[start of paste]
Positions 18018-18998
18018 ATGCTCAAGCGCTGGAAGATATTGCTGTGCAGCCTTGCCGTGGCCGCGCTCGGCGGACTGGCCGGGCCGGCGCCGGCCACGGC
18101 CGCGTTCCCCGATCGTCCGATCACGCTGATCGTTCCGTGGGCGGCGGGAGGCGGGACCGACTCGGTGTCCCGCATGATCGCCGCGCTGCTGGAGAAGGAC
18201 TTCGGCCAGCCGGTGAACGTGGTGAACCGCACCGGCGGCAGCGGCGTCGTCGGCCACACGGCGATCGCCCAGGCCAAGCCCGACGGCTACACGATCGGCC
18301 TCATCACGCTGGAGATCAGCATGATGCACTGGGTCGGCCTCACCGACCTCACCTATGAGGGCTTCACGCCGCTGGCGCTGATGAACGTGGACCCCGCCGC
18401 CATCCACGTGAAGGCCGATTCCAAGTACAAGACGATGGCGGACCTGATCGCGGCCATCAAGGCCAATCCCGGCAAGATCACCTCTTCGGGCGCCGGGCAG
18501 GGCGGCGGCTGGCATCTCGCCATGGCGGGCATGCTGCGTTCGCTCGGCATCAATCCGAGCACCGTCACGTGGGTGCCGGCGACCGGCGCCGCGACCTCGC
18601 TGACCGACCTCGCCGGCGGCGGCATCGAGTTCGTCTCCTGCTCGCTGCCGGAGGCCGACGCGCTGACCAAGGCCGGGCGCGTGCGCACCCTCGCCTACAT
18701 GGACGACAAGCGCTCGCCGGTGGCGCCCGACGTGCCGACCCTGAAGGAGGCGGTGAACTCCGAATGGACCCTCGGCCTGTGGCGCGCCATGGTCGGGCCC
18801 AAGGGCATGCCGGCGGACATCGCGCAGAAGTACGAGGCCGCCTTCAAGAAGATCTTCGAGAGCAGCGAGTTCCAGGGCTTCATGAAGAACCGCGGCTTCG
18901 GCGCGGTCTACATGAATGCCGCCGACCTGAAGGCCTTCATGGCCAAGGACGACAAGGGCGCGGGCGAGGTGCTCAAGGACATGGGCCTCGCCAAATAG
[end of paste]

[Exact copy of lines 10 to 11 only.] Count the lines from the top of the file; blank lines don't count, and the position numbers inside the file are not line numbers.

18801 AAGGGCATGCCGGCGGACATCGCGCAGAAGTACGAGGCCGCCTTCAAGAAGATCTTCGAGAGCAGCGAGTTCCAGGGCTTCATGAAGAACCGCGGCTTCG
18901 GCGCGGTCTACATGAATGCCGCCGACCTGAAGGCCTTCATGGCCAAGGACGACAAGGGCGCGGGCGAGGTGCTCAAGGACATGGGCCTCGCCAAATAG